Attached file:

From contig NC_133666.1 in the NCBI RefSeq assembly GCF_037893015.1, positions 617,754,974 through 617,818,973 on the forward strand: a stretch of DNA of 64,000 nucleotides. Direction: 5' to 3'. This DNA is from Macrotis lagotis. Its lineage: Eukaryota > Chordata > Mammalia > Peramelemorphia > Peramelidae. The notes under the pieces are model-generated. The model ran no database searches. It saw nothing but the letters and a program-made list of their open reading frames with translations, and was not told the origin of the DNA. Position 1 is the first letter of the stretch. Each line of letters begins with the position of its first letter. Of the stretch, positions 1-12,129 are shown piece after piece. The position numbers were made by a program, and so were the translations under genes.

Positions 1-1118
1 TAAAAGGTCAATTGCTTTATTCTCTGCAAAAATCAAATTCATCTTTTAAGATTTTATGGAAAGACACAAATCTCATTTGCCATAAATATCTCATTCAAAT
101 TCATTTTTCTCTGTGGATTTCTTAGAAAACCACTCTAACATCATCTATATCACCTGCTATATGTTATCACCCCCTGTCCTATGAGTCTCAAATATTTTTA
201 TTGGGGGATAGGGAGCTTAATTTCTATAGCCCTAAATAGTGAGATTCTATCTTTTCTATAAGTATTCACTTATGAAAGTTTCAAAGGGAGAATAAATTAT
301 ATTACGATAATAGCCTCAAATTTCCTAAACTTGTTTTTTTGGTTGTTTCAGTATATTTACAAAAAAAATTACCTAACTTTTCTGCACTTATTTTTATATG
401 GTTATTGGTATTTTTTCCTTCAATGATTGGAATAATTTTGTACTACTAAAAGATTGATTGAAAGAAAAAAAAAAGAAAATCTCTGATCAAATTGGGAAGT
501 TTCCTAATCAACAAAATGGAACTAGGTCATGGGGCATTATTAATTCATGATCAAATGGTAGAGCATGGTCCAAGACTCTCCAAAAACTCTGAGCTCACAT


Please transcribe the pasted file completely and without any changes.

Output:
From contig NC_133666.1 in the NCBI RefSeq assembly GCF_037893015.1, positions 617,754,974 through 617,818,973 on the forward strand: a stretch of DNA of 64,000 nucleotides. Direction: 5' to 3'. This DNA is from Macrotis lagotis. Its lineage: Eukaryota > Chordata > Mammalia > Peramelemorphia > Peramelidae. The notes under the pieces are model-generated. The model ran no database searches. It saw nothing but the letters and a program-made list of their open reading frames with translations, and was not told the origin of the DNA. Position 1 is the first letter of the stretch. Each line of letters begins with the position of its first letter. Of the stretch, positions 1-12,129 are shown piece after piece. The position numbers were made by a program, and so were the translations under genes.

Positions 1-1118
1 TAAAAGGTCAATTGCTTTATTCTCTGCAAAAATCAAATTCATCTTTTAAGATTTTATGGAAAGACACAAATCTCATTTGCCATAAATATCTCATTCAAAT
101 TCATTTTTCTCTGTGGATTTCTTAGAAAACCACTCTAACATCATCTATATCACCTGCTATATGTTATCACCCCCTGTCCTATGAGTCTCAAATATTTTTA
201 TTGGGGGATAGGGAGCTTAATTTCTATAGCCCTAAATAGTGAGATTCTATCTTTTCTATAAGTATTCACTTATGAAAGTTTCAAAGGGAGAATAAATTAT
301 ATTACGATAATAGCCTCAAATTTCCTAAACTTGTTTTTTTGGTTGTTTCAGTATATTTACAAAAAAAATTACCTAACTTTTCTGCACTTATTTTTATATG
401 GTTATTGGTATTTTTTCCTTCAATGATTGGAATAATTTTGTACTACTAAAAGATTGATTGAAAGAAAAAAAAAAGAAAATCTCTGATCAAATTGGGAAGT
501 TTCCTAATCAACAAAATGGAACTAGGTCATGGGGCATTATTAATTCATGATCAAATGGTAGAGCATGGTCCAAGACTCTCCAAAAACTCTGAGCTCACAT